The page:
Badhe festival was a forgotten festival in Manang until 2004 when the people of Manang made serious efforts for its revival. Badhe festival is basically a performance art in which actors in costumes tell a story about two warring brothers. On the other side, it is a performance about the story of a Ghale king sending his army off to battle. There are two groups, and the narration begins with two brothers visiting a temple. The elder one gets offended when the smaller one enters the temple first. Then the fight begins. They wage a poetic war and one team berates another with traditional ballad songs called dohori. All this is done in a very witty way and role play is never forgotten. To boost the morale of their teams, both sides also display their war skills through role-playing. It is all done for the prosperity of their village and to keep away evil spirits and bad omen. Many years back when Bon religion was dominant, virgin girls were sacrificed during this festival. Later goats replaced human beings and they used to be killed not by slitting their throat but brutally by smashing their heads. The people would think of the goats as their enemies. The time when Bon must have been quite morbid. It was only later when Buddhism prevailed the sacrifices stopped. Badhe festival is celebrated once every three years on the first day of the 10th month of Tibetan calendar. The last time it was celebrated was in the year 2013. Therefore the next festival is in 2016. Here are the predicted dates for the upcoming four festivals (the dates may not match 100%, so it is advised to confirm when the festival nears): 2019: 27 November, Wednesday 2022: 24 November, Thursday 2025: 21 November, Friday 2028: 17 November, Friday
Janai Purnima is a festival of the Hindus, which is celebrated on the full moon day of August. Hindus celebrate this festival by visiting temples and places associated with Lord Shiva and changing Janai. Janai is a white thread regarded as symbol of body, speech and mind, tied the by Hindu men around their chest after Bratabandha. Rest of the people (females and children) tie a sacred yellow thread around their wrist, later supposed to be tied to the tail of a cow in laxmi Puja, which is believed to help them cross River Bhaitarni after his/her death. Along with Pashupatinath temple (Kathmandu) and Kumbeshwor temple (Lalitpur), a lot of Hindus make a pilgrimage to several high altitude lakes of the Himalayas like Gosaikunda lake (Rasuwa), Paanch Pokhari (Sindhupalchowk), and Gokyo lake (Solukhumbu). These lakes, which are supposed to be closely related to lord Shiva, witness a lot of Hindu devotees who go to take a dip in the cold water to wash their sin away. The full moon of August is considered very auspicious by the Shamans as well. And, Gosaikunda is the most popular place to visit during this time of the year, as the local Shamans (Dhami/ Jhankri) from tamang community are also seen flocking here to perform their spiritual dancing and singing ritual on the full moon night. The exotic ritual dance followed by drums and sacred rituals on the full moon night is definitely a sight to see.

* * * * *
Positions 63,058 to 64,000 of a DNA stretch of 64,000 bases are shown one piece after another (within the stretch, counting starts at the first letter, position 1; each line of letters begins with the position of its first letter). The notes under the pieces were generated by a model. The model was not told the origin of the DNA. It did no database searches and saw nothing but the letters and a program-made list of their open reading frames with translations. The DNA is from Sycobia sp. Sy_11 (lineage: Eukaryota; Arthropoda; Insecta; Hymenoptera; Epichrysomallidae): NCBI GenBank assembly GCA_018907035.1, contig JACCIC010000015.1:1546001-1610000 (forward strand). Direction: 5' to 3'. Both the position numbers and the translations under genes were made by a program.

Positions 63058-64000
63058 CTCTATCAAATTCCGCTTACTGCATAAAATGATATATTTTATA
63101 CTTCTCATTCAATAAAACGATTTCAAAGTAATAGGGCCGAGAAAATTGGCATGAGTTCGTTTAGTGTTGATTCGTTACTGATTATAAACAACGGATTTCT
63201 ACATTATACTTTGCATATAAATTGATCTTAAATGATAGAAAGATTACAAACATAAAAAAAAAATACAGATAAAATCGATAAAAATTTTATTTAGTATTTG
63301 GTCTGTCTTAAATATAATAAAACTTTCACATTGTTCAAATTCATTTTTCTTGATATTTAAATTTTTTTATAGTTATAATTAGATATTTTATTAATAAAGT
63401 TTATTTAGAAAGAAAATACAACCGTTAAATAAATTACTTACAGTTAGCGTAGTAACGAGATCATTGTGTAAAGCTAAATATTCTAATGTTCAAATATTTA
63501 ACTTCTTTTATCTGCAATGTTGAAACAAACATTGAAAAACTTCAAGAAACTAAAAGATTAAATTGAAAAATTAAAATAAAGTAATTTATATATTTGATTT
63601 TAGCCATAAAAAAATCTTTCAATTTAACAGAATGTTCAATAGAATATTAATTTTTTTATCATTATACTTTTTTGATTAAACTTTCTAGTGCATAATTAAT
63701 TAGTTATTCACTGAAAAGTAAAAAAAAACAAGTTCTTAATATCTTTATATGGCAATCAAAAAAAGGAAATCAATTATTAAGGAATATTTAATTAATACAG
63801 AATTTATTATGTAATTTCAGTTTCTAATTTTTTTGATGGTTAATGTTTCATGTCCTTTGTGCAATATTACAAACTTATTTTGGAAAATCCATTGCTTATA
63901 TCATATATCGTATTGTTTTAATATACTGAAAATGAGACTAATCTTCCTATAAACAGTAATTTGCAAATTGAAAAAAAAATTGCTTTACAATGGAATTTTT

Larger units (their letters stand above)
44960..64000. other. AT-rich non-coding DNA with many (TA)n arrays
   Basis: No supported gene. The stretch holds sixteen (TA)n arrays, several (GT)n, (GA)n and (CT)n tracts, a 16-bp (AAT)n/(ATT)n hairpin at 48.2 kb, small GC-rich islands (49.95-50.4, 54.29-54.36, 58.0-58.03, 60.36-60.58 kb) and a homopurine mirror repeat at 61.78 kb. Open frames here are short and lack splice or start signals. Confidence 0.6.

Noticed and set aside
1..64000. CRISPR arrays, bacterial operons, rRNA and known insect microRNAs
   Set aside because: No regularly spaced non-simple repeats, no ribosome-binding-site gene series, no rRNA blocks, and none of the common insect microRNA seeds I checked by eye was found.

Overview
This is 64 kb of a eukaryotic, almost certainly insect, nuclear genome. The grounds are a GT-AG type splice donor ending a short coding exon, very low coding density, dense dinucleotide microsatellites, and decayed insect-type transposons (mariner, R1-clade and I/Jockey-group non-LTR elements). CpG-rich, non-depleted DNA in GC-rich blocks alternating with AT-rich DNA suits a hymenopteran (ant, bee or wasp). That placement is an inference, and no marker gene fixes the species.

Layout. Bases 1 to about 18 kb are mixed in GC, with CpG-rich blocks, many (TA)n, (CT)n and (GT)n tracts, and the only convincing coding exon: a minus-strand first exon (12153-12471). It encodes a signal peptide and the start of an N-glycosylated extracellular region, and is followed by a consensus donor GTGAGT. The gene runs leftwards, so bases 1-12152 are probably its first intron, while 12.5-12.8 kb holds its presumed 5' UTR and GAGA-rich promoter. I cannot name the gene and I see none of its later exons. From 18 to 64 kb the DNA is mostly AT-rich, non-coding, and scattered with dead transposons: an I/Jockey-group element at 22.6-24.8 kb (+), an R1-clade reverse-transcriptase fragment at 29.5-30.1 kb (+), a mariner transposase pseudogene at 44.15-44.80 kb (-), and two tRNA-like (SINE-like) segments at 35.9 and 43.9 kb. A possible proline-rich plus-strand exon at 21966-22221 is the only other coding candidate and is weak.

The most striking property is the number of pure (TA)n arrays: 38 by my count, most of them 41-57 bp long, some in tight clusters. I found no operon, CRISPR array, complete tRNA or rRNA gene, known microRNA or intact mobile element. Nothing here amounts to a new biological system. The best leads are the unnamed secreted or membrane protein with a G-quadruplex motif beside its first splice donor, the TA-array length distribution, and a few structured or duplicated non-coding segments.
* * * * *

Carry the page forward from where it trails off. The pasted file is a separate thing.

Here is a video of Janai Purnima observed in Paanch Pokhari by Ghumante.
Mitha (Dhachang) festival is a Manang valley specific festival which is characterized by archery competition. This six days long festival is celebrated to welcome the spring season as the farmers get ready for cultivation season. What do they do then? They bow and arrow! And the young females cheer and throw juniper branches at the males who could hit the target. Imagine the number of girls after a bachelor that gets the most hits! The girls also prepare food and offer drinks to the contestants. The villagers also indulge themselves in singing and dancing. It is very similar to Toranla festival celebrated by the Thakali people in the Kali Gandaki valley. The festival is celebrated in April/May every year.
Losar / Lhochar
Losar is the New Year celebration of the mountain communities like Tamang, Sherpa, Tibetan, Gurung, Thakali, etc. Rather than public festivities, this is a time of partying with the kin. This festival occurs sometime in Feb/March, the first day of the lunar solar Tibetan calendar. Although this festival is considered prominent in Tibetan Buddhism, history has it that its existence dates back even before the arrival of Buddhism in Tibet. Losar is a 15 days festivity and the first three days have the main celebrations. In Nepal, there are 3 types of Losar: Tamu Losar, Gyalpo losar and Sonam Lochar. Lhochar / Lhosar is celebrated by visiting stupas and monasteries, decorating rooftops with colorful prayer flags, singing and dancing in traditional costumes, and gathering with relatives for feasts.
It is as though the spirit of Michael Jackson enters the bodies of monks in various monasteries for they perform a masked dance during the Dhekep festival. On certain days during October/ November people gather in the courtyard of their local gompa and witness the ecstatic masked dance of the monks. It coincides with the Tihar festival of the Hindus.